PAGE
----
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October 28, 1993 - Image 7

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Publication:
The Michigan Daily, 1993-10-28

Disclaimer: Computer generated plain text may have errors. Read more about this.

The Michigan Daily - Thursday, October 28, ±993- 7

OH, GIVE ME A HOME

City discusses plan to build

Arb-Gallup
By SOMA GUPTA "We're
DAILY STAFF REPORTER tracts along
Students may have the opportu- ing an inne
nity to avoid wintery weather when tem," said
traveling from Nichols Arboretum to sources co
Gallup Park. Construction of a tunnel "We are ve
connecting the two leisure areas is big factor i
one possible projectbeing considered town."
by Ann Arbor's Department of Parks A tunn
and Recreation. Gallup par]
At its meeting last night, the de- nection bet
partmentdiscussedupdating themas- tral Campu
ter plan for open space in Ann Arbor. pus.

Park tunnel
considering buying the Mitchell field," said Thomas Raynes,
g the Huron river and creat- the Manager of Park Planning and
r green belt walkway sys- Development.
Jerry Clark, capital re- The University and the city would
ordinator for the project. like to see the tunnel link created.
ry aware that the river is a However, they have had problems
n the quality of life in this getting permission from the railroad
company that owns some property
el connecting the Arb and that would involve the tunnel.
k would mean adirect con- The committee has also proposed
ween North Campus, Cen- getting rid of a University parking lot
us, and the Medical cam- near the intersection of Lawrence and
Kingsley Streets to provide a little
nnel would be approxi- green space.
eet in diameter and 70-80 "There is a surface parking lot
, and would begin along there right now. You can get a won-
the meadow in the Arb and derful view of across the river and it
cross from Huron Towers would only cost the University about
s. 12 parking spaces. The problem is
nnection would mean bet- that with the University Hospitals
to parks for everyone. It expanding the way it is, they are not
vide ready access between giving up any of that space," Clark
and the University's said.

Within the next four to six weeks,
the department should have a draft
version of the blueprint it will follow
for the next five years. A final version
should be complete by year's end.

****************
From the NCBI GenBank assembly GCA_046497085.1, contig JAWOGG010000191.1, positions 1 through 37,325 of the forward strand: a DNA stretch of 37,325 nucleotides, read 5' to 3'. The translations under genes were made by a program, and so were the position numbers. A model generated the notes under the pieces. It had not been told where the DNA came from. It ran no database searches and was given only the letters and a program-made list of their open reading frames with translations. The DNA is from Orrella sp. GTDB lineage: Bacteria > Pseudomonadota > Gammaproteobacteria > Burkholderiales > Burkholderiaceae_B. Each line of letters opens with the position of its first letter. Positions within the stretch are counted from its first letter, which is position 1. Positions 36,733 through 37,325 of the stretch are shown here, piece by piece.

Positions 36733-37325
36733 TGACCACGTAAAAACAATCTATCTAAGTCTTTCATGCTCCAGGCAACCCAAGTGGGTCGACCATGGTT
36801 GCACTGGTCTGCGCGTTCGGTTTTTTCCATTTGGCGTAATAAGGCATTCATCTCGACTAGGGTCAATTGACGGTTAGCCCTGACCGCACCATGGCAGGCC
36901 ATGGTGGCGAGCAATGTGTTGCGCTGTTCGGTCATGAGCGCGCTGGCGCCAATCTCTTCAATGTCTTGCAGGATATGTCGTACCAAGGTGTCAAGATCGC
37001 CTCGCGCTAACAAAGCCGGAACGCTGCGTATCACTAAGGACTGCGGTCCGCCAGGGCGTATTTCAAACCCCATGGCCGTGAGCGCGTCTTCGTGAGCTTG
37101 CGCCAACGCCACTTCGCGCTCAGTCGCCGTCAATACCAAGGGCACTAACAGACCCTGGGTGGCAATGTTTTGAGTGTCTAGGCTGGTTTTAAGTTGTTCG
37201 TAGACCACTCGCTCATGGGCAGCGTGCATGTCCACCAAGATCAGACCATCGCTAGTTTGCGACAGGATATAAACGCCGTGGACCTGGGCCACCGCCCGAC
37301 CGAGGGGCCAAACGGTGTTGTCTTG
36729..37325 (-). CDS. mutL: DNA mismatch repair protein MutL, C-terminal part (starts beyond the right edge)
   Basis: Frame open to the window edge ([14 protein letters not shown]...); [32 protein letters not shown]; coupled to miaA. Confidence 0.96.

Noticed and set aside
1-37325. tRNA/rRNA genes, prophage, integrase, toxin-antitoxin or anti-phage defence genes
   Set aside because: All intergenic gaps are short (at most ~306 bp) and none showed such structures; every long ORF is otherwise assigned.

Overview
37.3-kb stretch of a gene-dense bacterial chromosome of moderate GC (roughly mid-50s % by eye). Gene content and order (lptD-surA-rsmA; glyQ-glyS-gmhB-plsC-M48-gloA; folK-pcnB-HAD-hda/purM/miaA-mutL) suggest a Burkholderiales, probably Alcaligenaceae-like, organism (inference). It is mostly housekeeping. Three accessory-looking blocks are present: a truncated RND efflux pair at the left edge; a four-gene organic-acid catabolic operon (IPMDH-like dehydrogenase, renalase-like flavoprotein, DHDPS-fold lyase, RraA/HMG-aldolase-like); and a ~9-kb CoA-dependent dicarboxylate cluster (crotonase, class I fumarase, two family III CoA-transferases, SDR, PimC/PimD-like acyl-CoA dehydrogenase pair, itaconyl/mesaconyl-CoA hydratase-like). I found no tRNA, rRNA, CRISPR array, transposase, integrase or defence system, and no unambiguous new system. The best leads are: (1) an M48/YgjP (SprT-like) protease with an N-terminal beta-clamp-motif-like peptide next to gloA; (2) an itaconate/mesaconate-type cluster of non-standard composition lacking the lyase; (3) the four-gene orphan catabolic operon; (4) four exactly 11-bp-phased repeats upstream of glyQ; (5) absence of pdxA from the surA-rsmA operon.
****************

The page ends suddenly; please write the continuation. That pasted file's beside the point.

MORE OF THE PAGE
Possible plans include the pur-
chase of several pieces of land around
Ann Arbor, building of a greenway
along the Huron river, and the con-
nective tunnel.

The tui
mately 8 ft
feet across
the edge ofj
end right a
Apartment
"The co
ter access
would pro
Bell field

PETER MATTHEWS/Daly
Geese roam as a University bus passes by on North Campus.

College Republicans see surge as conservatism indicator

By MAGGIE WEYHING
FOR THE DAILY
The College Republicans, whose mem-
bership has skyrocketed from 12 to 350 in two
years, said campus conservatism is on the
rise.
With their new power in numbers, the
College Republicans are beginning to take a
.ore active role on campus-taking its stand
on current issues such as AIDS Awareness
Week and the recent amendment to regent's
bylaw 14.06.
"We're really stepping up the assault on
the 'politically correct' institutions here on
campus," said LSA senior John Damoose,
president of the University College Republi-
cans.
Damoose attributed the membership in-

crease at least partially to a backlash against
President Clinton's administration. "I think
that people are fed up with the liberal agenda
that has gone unchecked for years on cam-
pus."
Bill Lowry, an LSA senior who chairs the
state College Republicans, said he sees the
swing to conservatism as a nationwide activ-
ity. "I think that what is happening (on
campus) is reflective of a broader trend," he
said.
Lowry said the University environment
stifles the conservative viewpoint and inhib-
its some students from expressing their true
viewpoints.
"We want people to know that it's okay to
be conservative," he said.
Recently, the College Republicans has

been taking its stand on AIDS Awareness
Week by distributing posters stating morality
and family values cure AIDS. The posters
stirred opposition among the campus gay com-
munity.
Damoose said the fliers intended to send a
message that AIDS could beavoided ifpeople
live by "family values" - avoiding homo-
sexuality, abstaining from sex and drugs, and
knowing the sexual history of a partner.
"The reaction from the gay/lesbian front
was typical," said Rachel Rouse, member of
the College Republicans and coordinator of
the Michigan Conservative Network. "They